Silk Encapsulated Films for Sustained Release of Buprenorphine.
Engelberg, Rachel Beth.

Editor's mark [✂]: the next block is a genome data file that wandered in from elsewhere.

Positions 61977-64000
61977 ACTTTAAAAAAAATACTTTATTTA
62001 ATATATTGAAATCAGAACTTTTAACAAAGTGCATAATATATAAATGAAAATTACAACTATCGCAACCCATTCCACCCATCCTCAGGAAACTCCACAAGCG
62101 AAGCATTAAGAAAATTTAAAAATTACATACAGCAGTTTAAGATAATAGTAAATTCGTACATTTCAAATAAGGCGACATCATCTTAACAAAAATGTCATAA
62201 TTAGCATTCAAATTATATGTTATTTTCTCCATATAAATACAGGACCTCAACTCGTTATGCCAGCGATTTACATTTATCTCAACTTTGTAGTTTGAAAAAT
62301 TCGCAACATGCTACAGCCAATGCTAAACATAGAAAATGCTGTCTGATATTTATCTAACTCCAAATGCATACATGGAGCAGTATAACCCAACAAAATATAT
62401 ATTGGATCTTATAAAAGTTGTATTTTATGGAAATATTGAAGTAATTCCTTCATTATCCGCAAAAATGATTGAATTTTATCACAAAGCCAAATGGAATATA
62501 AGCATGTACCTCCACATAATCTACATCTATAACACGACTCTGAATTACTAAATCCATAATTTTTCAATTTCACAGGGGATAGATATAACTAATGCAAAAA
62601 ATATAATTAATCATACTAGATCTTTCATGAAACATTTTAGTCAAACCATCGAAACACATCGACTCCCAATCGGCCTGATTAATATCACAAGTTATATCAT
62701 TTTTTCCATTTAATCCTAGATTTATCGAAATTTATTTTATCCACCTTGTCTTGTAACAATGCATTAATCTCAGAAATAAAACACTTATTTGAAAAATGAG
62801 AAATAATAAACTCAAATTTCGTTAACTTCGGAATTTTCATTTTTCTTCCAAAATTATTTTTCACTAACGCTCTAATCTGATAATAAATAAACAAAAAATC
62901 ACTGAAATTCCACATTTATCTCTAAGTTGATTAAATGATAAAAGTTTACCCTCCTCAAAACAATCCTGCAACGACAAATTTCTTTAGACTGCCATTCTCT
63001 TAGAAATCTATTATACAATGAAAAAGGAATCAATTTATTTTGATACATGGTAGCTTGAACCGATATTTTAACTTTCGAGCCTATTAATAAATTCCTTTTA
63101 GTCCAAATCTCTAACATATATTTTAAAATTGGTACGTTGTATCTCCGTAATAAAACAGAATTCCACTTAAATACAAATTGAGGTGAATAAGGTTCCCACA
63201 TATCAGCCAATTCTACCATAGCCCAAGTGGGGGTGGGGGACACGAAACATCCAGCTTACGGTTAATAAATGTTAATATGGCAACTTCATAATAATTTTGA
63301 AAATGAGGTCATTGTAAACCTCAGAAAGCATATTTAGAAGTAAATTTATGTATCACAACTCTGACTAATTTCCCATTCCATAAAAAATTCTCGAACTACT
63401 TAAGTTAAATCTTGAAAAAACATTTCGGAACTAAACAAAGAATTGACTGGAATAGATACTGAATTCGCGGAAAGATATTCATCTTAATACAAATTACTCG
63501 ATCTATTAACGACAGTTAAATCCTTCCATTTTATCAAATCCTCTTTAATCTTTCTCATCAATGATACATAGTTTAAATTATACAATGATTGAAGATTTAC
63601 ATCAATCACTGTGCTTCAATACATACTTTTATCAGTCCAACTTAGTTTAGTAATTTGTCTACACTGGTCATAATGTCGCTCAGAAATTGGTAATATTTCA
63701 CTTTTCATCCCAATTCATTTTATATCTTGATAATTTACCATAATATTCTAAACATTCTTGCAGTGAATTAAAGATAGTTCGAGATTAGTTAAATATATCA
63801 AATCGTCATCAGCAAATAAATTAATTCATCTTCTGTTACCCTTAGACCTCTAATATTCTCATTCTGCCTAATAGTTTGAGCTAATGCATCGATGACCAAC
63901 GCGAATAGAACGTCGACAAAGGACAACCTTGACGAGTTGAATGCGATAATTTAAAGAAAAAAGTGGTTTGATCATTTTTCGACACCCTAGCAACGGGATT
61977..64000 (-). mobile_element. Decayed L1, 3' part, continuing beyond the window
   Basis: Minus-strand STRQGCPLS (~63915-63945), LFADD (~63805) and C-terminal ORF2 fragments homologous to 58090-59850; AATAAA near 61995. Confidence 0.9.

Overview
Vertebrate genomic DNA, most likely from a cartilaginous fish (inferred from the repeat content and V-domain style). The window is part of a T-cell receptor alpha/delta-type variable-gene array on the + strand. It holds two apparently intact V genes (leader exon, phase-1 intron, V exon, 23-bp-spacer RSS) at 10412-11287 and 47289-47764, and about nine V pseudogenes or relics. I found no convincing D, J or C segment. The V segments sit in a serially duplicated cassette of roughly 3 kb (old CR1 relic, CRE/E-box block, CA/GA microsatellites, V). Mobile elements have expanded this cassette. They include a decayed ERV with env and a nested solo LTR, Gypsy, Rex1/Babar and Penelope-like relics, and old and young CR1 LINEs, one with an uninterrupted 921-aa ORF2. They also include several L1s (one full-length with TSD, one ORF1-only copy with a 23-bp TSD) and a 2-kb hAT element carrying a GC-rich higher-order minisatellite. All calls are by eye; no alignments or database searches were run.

- A major problem with prescribed medication is patient compliance. In both the medical and veterinary field, physicians cannot be guaranteed that the patient will complete the prescribed regimen due to any number of factors. Buprenorphine (BUP) is a synthetic opioid with partial agonist and antagonist activity at the μ- and ORL- receptors and the κ- and δ- opioid receptors, respectively. BUP is use... read mored as an analgesic as well as a treatment for opiate addictions. Most analgesic or addiction treatment regimens tend to be inconvenient as they must be administered repeatedly for extended periods of time for any drug delivery route. With BUP, oral ingestion is not a desired route because the drug undergoes very high hepatic first-pass metabolism. For an oral administration of BUP, the desired dosage for the plasma must be increased tenfold, implying that 90% will become waste. For domesticated animals, there is no alternate route convenient for the pet owner. In humans on an outpatient basis, BUP is administered sublingually. For inpatient animals and humans, BUP can be administered intravenously, three times a day. In order to make BUP use more convenient and efficacious, a construct that will support zero-order, sustained release of BUP over an extended period of time must be developed. An encapsulated film-reservoir was constructed by infusing BUP within a film made from silk-fibroin. The film was then coated with differing numbers of silk layers to control the release profile of the drug. These film-reservoirs were assayed in vitro via PBS assays. Because BUP is a Schedule III drug and large quantities may not be procured for in vitro use, Indigo Carmine (IC) was used as an analog and underwent the same in vitro assays to demonstrate comparability. The release profiles were then determined for various mass loadings (0.25 mg, 1.25 mg, 2.50) and various numbers of coatings (0x, 4x, 8x). Drug release from coated silk constructs was then modeled for zero-order release. Indigo carmine did not demonstrate a significantly similar release profile to buprenorphine in vitro. Formulation of buprenorphine used and interactions between buprenorphine and silk require further investigations. Release profiles with increasing coating numbers demonstrated closer correlation to the kinetic model. The release profiles determined with these parameters were purely diffusion-based, however the addition of coatings approached zero-order release parameters when modeled. Mass loadings formed from indigo carmine in solution at a concentration of 5 mg/ml most closely followed the modeled profile. Films with 8x coatings demonstrated the slowest and most linear release kinetics.read less